Later, in the story, it rains. What they have been waiting for. Rain on the corrugated iron roof. And now, in Brooklyn too, thunder rumbles and distant cumulus towers light up from within like wind-warmed coals and rain is falling on the skylight. My heart is far away. West and south, and homesick for the person and the place. Last year this time I had not met this man, yet, and from little hotels and guest houses far from cyber connections, in the depths of the Northwestern Cape, I wrote him a serial letter, looking forward to the 21st of September when we would first clap eyes on the real other, in the flesh, telling him about our travels the flowers, the water, everywhere in the desert.

So tonight I made fried chicken. Except I didn't. You could say it was baked.

You need, to feed Two with leftovers:

[Recipe updated 8-14-13 - orginal spices were cumin and coriander for the ancho and chile flakes]


1 chicken, in pieces - thighs, wings, drumsticks, yes, even breasts (freeze the carcass for stock)
2 cups buttermilk, or 1 cup yogurt + 1/3 cup milk
1/4 teaspoon salt
4 cloves garlic, finely chopped


1 1/2 cups flour
1 Tablespoon mustard seeds
2 teaspoons paprika
1 teaspoon chile powder (or 2 teaspoons chile flakes)
2 teaspoons ancho powder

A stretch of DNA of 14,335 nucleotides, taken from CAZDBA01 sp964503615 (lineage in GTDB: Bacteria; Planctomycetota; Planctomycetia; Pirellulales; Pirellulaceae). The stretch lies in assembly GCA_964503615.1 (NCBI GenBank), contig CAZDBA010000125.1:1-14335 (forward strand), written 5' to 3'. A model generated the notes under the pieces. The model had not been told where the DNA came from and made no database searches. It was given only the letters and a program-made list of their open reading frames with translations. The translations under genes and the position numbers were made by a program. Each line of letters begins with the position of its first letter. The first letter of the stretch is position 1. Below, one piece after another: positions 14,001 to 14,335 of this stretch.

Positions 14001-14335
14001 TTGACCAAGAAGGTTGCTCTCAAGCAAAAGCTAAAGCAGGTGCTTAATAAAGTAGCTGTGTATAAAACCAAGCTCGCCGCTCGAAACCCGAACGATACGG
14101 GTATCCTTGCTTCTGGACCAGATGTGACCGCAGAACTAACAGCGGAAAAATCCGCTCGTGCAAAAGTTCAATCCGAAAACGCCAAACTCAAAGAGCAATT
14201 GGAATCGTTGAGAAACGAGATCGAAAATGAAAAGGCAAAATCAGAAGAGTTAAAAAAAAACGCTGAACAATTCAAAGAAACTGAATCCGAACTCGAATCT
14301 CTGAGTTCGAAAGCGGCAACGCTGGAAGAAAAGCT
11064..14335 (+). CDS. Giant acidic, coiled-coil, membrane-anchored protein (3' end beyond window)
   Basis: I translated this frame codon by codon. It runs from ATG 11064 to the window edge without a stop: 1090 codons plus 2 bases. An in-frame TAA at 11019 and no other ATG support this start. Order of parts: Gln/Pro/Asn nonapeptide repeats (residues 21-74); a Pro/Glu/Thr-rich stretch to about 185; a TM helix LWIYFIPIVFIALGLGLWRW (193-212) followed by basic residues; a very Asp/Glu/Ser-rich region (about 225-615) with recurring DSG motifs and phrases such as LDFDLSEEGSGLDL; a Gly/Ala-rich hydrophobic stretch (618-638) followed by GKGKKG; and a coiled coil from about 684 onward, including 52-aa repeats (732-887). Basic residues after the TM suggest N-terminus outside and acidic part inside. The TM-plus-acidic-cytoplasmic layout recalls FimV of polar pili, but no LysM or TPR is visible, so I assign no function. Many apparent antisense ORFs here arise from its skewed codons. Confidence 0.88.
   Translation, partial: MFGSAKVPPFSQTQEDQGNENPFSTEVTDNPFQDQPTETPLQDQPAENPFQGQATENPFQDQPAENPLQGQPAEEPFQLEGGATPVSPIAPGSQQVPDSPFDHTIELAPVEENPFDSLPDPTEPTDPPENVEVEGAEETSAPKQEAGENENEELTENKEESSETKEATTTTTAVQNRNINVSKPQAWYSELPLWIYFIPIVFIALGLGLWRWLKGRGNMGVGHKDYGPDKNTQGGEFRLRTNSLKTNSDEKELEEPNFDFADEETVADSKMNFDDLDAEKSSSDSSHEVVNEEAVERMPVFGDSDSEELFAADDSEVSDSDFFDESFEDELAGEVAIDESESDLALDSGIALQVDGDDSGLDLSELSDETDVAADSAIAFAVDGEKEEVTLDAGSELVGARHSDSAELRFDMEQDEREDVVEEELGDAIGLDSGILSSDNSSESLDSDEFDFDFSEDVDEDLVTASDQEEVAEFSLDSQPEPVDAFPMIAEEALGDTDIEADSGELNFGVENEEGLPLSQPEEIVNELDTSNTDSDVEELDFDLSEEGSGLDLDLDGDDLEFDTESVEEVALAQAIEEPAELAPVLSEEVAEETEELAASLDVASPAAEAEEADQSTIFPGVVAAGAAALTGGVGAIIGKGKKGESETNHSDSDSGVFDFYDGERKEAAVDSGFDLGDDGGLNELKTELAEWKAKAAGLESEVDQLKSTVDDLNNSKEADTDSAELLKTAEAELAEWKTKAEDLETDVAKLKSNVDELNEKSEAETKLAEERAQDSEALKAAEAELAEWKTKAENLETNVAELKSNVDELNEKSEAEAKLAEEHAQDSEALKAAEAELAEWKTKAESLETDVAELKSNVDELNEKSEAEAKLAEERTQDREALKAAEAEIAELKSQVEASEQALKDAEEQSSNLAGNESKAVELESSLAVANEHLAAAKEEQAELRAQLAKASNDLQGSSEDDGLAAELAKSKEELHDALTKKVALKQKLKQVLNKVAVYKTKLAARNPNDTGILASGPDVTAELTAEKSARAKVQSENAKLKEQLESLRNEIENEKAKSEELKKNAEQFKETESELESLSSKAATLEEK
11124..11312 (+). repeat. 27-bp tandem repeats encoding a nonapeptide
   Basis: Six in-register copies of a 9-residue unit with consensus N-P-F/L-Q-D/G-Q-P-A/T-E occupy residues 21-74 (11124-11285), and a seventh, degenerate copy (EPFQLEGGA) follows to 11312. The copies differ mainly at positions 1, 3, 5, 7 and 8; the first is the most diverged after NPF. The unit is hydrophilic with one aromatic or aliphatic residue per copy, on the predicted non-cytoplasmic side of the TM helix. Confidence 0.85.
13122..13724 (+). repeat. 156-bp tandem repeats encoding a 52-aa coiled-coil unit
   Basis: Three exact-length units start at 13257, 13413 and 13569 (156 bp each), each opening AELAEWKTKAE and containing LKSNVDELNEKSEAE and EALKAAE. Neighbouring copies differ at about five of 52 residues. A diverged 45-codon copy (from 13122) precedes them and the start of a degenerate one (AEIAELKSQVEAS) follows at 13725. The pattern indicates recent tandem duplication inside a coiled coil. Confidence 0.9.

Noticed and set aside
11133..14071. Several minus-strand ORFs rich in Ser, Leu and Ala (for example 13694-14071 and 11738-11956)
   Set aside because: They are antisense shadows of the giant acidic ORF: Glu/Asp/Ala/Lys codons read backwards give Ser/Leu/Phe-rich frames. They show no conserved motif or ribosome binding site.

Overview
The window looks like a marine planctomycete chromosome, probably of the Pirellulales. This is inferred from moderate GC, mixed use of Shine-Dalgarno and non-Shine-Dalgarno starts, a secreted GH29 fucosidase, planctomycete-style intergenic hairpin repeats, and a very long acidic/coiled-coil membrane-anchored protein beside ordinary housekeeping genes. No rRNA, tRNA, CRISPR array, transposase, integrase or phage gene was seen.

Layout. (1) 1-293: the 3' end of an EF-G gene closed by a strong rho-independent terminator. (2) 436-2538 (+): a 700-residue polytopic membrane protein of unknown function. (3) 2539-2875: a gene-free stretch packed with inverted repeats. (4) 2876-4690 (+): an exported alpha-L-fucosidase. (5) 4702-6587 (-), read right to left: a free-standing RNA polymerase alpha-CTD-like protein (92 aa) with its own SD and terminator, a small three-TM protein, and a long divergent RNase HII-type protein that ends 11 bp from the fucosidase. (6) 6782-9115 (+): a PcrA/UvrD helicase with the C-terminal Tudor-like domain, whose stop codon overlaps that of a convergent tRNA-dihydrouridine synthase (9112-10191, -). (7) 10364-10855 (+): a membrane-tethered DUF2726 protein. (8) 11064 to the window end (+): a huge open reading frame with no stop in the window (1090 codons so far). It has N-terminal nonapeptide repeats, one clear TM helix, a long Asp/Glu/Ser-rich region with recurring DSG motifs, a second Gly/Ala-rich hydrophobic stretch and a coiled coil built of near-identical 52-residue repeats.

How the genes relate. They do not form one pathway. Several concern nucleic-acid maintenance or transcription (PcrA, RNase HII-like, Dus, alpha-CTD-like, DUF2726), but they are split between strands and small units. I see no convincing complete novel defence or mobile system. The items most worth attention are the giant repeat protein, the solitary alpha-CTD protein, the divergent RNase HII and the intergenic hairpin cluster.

2 teaspoons powdered ginger
2 teaspoons salt
Plenty of black pepper - enough pepper to make the white flour deeply speckled.

Mix the buttermilk with salt and garlic in a wide bowl. Add the chicken pieces, turn to coat and allow to marinate for a minimum of one hour. Overnight would be optimal.

Mix all dry ingredients in a bowl, and turn out into  a big plate.

Heat oven to 450'F/220'C.

Remove the chicken pieces from the buttermilk or yogurt, drip off the excess liquid and dredge in the spicy flour mixture. Pat as much on as will stick. Arrange the chicken pieces in a flat roasting pan so they don't touch each other, and slide into the hot oven for an hour till very brown and sizzling. You can turn them at half time.

Eat with cool red wine and watch My Name Is Nobody. Later, you might want beans.

In 2006 and 2007 my mom and I drove to Kamieskroon and then through Springbok on our way to Nababeep to see its orange daisies. We drove through the apparently barren, succulent-rich Knersvlakte on our way to Nieuwoudtville, flower capital of the world, high on its plateau. If there is any way in the world you can get yourself there, go. It is a thing to do while you are on this planet. You will never forget it.


  1. The beauty of Niewoudtville is more in the bulb diversity than the mass daisy displays, don't you think? I remember seeing Sparaxis elegans there and marveling at the potential evolutionary drivers of the spectacular floral markings.

  2. Rosie, I agree.

    That sparaxis is in the link to Nieuwoudtville now, thanks to you. I hadn't linked before. It was the most perfect thing I had ever seen. Rather than thinking of evolutionary drivers, I thought of Egyptians, their jewelry and design :-)

  3. I wish I could write as beautifully as you do with such emotions for the time and place. Your words bring the place to life, the sounds and smells of the countryside. I'm truly enjoying your travels and floral adventures.


Comments will appear after moderation. If you need to get in touch DM me on Instagram @marie_viljoen